Ada Chen Rekhi, entrepreneur and marketer: “Every startup has to get close to the customer”

by | Mar 6, 2017

In this interview, we introduce Ada Chen Rekhi, who is not only an entrepreneur and marketer, but  also one of the speakers who will talk on the main stage at Blast 2017. So let’s find out more about this woman, who has so much experience to share and who will be one of the stars of the event.

Let’s start from you, the very first woman that joined our adventure: who is Ada Chen Rekhi?

I’m really excited to be part of the Blast Project’s session this year. I’m an entrepreneur and marketer based in Silicon Valley with over a decade of experience in technology companies including SurveyMonkey, LinkedIn and Microsoft. Most recently, I was the Senior Vice President of Marketing at SurveyMonkey, where I led global marketing efforts to grow the customer base as well as launch new products to both consumers and businesses. Prior to that, I was an entrepreneur who founded Connected, which provided contact management without the work. Connected was acquired by LinkedIn in 2011 where I also had the opportunity to work across a variety of areas including Growth and Sales Solutions teams.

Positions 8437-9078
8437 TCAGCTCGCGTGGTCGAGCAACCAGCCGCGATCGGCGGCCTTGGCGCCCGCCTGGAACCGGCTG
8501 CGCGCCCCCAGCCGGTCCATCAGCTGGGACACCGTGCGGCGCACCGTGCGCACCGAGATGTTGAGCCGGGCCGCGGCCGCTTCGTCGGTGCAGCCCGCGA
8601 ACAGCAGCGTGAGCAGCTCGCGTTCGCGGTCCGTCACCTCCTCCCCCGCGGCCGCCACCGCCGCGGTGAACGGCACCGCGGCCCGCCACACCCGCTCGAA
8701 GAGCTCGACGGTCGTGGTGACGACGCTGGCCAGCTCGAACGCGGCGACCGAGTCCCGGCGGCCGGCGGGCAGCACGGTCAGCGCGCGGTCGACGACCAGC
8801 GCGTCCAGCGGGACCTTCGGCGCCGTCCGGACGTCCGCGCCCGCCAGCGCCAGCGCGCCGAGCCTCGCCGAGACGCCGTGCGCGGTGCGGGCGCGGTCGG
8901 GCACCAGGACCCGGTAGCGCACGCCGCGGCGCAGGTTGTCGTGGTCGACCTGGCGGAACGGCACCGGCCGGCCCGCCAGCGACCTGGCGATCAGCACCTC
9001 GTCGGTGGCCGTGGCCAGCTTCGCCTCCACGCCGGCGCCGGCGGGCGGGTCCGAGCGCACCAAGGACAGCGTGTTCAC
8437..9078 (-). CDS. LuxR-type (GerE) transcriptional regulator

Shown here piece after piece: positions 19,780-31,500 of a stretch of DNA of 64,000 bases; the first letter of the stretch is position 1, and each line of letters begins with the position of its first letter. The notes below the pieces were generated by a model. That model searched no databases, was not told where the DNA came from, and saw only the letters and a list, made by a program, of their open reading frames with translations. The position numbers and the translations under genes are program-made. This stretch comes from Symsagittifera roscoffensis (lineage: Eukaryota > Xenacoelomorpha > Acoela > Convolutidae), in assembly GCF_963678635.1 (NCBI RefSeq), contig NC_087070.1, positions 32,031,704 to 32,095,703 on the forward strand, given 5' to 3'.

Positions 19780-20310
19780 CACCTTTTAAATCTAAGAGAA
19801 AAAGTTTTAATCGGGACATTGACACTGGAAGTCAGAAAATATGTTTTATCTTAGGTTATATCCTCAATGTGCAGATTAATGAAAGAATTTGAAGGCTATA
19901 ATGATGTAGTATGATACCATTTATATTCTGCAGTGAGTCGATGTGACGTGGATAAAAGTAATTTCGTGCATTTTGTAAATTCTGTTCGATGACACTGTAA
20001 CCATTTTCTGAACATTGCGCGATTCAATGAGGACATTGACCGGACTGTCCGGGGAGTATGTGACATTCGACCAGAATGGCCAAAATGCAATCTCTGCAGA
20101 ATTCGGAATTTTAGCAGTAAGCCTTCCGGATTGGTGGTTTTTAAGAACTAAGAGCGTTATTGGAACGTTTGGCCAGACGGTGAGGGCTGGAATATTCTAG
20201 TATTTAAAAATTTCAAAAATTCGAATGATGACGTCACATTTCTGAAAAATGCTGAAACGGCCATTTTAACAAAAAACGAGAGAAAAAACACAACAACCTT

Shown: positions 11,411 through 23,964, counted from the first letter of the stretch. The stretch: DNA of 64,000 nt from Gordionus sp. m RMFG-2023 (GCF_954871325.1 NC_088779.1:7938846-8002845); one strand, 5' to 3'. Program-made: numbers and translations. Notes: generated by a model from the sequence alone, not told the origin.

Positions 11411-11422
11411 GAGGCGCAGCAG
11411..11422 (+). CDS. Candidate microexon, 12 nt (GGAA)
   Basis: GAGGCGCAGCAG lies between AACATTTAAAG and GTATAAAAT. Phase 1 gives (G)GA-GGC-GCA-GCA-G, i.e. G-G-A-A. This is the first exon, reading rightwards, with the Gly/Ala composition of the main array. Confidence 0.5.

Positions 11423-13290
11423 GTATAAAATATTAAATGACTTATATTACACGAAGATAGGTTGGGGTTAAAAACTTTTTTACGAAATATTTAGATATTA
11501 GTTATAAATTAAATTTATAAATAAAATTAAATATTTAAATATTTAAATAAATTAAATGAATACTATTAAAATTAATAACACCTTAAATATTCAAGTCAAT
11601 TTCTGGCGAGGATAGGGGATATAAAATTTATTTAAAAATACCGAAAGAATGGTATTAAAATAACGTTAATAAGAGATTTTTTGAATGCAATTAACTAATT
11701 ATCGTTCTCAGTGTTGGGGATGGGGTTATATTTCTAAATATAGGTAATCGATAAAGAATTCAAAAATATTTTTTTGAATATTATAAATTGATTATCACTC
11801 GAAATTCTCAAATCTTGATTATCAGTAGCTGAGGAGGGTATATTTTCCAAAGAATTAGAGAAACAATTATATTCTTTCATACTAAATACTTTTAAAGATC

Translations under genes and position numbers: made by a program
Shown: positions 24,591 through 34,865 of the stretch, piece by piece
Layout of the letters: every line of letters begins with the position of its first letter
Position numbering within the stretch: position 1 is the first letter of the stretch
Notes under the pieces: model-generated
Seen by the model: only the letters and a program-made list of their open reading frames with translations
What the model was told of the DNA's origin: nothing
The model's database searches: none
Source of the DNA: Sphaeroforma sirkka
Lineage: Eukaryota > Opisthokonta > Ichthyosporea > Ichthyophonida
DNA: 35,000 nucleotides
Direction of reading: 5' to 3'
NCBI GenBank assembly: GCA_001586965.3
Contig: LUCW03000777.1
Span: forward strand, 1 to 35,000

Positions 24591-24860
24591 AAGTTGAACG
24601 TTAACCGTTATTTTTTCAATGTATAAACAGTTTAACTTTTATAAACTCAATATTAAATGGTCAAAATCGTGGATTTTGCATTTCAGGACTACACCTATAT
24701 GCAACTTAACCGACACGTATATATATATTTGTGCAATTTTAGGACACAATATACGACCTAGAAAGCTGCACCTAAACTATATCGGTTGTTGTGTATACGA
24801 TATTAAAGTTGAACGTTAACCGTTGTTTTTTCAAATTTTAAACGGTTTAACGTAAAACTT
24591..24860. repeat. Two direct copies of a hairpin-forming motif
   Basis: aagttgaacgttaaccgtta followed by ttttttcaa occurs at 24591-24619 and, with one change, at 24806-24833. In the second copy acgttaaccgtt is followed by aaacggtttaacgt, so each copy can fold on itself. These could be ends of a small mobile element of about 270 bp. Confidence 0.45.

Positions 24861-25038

I’m super passionate about technology and its intersection with productivity and helping people do great work. These days I am working on a new startup called Notejoy, which is a workplace collaboration product currently in private beta.

You were a co-founder of Connected, an example of successful startup. How this experience started?

Connected was really inspired by my own experiences. In the course of my career I’ve had many opportunities to work with people who have the rare gift of being natural networkers and relationship builders. When you observe these people, it is effortless for them to invest in their most important relationships and nurture those connections to others. We discovered after a lot of these conversations that many people have systems for maintaining their relationships, whether it’s building lists, writing down birthdays on their calendars, leveraging social media — and for many of us, this can feel like a lot of work!